Mates of State: Mountaintops
Kori Gardner and Jason Gammel, better known as Mates of State, have spent a good portion of their 14-year career recharging whatever super-strength black market battery powers the married couple’s upbeat and complex synth pop. With an extensive catalog, the energetic pace of the duo’s albums mirrors a sugar-laced Red Bull/espresso fusion without taking an obnoxious route—a pretty awesome accomplishment considering the sheer amount of cutesy husband/wife pop duos that sprout up on an almost daily basis. By harnessing their caffeine-like qualities for well over a decade, Mates of State has added to its diverse fan base with each new release. Case in point, my introduction to the duo involved high school, wine coolers and repeated listens to their cover of Bowie’s “Starman.” On Mountaintops, the band’s seventh full-length LP, the pair delivers more of their polished pop while tastefully showcasing a handful of warped turns that partner lush synths with minor-key experiments.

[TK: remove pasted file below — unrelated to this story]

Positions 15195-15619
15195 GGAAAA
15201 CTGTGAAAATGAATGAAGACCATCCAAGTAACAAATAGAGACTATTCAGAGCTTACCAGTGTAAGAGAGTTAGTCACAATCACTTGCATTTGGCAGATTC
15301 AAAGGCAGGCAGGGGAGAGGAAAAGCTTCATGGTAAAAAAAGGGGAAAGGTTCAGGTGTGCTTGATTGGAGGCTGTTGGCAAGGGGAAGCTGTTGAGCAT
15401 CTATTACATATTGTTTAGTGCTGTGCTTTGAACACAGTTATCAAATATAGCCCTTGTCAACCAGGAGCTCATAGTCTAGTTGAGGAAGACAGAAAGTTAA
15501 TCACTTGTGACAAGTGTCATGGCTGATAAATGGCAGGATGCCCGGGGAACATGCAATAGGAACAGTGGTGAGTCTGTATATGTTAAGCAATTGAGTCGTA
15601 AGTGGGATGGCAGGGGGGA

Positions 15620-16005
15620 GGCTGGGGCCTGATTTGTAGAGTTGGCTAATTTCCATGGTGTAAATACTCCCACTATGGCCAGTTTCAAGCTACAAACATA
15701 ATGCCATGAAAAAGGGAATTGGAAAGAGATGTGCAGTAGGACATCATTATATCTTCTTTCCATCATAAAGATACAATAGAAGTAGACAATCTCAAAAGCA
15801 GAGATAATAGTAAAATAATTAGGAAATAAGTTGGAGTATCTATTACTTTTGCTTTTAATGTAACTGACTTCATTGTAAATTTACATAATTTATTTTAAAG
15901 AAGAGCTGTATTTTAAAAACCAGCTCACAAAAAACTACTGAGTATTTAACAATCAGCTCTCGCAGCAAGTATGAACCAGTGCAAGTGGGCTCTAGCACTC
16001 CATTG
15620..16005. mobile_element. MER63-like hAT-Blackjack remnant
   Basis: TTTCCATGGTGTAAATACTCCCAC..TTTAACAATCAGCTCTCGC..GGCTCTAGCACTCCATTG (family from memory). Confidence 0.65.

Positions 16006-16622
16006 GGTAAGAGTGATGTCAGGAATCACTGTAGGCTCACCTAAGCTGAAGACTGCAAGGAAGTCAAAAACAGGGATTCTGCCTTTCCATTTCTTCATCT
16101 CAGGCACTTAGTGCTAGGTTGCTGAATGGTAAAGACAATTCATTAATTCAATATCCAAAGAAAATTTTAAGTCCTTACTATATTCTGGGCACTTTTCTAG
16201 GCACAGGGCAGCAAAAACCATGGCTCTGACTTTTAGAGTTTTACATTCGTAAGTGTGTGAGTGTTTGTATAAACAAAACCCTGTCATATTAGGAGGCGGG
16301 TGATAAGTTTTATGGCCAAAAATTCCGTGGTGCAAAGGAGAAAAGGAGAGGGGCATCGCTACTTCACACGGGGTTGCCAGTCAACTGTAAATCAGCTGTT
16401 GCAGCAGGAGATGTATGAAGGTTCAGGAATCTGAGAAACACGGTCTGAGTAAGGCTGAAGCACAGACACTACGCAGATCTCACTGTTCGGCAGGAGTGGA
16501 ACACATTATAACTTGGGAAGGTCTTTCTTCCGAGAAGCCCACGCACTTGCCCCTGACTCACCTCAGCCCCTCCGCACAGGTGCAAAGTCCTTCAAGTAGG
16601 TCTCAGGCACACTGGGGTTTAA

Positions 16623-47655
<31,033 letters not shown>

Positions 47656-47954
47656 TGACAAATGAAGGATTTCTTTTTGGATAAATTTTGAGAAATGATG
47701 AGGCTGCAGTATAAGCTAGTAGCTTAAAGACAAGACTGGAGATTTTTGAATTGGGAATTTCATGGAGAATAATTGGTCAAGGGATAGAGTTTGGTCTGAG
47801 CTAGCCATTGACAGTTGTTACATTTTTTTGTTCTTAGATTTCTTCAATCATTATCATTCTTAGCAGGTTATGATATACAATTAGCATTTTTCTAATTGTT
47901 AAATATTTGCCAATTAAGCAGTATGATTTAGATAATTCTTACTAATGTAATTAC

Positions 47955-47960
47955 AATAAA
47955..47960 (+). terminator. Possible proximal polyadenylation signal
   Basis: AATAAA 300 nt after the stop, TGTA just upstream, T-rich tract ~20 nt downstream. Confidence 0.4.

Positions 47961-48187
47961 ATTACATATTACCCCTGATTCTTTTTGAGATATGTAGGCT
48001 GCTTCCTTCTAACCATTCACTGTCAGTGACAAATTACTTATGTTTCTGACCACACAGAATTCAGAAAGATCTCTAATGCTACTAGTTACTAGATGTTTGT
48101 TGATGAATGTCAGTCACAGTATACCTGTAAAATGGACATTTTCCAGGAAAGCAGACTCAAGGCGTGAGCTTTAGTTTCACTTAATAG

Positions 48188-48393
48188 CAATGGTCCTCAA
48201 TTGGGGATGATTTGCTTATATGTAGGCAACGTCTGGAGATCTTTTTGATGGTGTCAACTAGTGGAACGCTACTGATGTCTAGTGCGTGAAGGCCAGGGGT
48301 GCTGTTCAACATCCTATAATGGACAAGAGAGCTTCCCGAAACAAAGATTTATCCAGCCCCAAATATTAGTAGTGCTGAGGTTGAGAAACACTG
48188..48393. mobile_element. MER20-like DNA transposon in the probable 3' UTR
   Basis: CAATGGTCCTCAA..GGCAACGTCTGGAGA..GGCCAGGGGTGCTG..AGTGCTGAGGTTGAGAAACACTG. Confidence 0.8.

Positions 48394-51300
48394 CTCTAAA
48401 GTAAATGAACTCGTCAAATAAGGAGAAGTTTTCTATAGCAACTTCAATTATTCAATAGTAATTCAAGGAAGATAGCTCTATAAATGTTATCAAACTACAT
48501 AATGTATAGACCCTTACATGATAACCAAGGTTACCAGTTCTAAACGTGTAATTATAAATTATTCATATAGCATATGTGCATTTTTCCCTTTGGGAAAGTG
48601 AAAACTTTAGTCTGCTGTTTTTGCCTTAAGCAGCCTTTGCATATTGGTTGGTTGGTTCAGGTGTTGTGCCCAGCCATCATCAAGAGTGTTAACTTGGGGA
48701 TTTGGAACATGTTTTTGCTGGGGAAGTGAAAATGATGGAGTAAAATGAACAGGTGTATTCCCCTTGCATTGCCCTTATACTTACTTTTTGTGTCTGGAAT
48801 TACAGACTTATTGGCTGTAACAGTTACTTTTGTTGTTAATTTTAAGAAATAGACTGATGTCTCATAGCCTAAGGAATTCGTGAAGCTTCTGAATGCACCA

Fans looking forward to the duo’s burned-in-your-head choruses will find it pretty damn hard to resist repeating Mountaintops’ opening track, “Palomino.” After multiple rotations, Gardner’s "woo"s and "woah"s replace all opportunities for otherwise white noise, relentlessly haunting listeners until they move on to the equally addicting “Total Serendipity” with its handclaps, horns and Motown feel. But even with its surplus of upbeat singles and ’80s-reminiscent intros (“Sway”), Gardner and Gammel haven’t neglected their ability to manipulate darker numbers into beautiful compliments on the largely positive Mountaintops. “At Least I Have You” toys with minor-keys and a well-placed guitar line to craft one of the record’s more complex tracks.
Mates of State has pointed to a new set of keyboards and the pair’s recent efforts to polish their home recording abilities as large influences on the follow-up to 2008’s Re-Arrange Us. And, after years of working together, it’s a relief that the duo has managed to resist becoming stale. On Mountaintops, the band flaunts the dynamics of their past recordings while sneaking in layers of growth.